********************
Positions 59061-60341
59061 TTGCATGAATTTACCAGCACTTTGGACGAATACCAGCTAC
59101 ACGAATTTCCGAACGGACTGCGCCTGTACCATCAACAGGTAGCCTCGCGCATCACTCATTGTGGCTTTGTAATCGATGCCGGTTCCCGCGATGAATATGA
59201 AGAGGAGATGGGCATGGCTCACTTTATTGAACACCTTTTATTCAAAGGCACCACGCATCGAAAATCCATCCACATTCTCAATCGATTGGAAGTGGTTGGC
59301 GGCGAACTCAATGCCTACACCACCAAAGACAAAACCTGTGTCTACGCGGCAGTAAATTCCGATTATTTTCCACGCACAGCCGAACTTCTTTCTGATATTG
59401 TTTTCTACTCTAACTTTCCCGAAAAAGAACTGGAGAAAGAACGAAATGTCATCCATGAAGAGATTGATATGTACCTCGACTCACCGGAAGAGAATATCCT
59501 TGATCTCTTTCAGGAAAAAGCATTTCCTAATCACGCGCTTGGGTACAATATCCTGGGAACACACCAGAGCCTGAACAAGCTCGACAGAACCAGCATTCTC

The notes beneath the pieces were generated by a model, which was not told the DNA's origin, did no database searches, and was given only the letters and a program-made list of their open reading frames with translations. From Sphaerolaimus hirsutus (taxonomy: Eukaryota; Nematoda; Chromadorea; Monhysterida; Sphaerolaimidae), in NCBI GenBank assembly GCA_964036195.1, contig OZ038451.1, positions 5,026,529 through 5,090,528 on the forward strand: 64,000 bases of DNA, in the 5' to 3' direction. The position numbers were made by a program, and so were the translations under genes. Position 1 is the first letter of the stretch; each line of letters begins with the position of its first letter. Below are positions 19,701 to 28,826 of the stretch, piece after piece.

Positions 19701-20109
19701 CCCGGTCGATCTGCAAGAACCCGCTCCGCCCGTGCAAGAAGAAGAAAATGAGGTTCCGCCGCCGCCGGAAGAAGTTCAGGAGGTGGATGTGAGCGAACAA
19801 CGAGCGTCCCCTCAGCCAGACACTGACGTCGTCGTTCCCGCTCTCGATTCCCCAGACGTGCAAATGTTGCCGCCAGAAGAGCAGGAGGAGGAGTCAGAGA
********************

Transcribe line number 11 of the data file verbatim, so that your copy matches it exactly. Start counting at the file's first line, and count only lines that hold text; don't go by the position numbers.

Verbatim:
19801 CGAGCGTCCCCTCAGCCAGACACTGACGTCGTCGTTCCCGCTCTCGATTCCCCAGACGTGCAAATGTTGCCGCCAGAAGAGCAGGAGGAGGAGTCAGAGA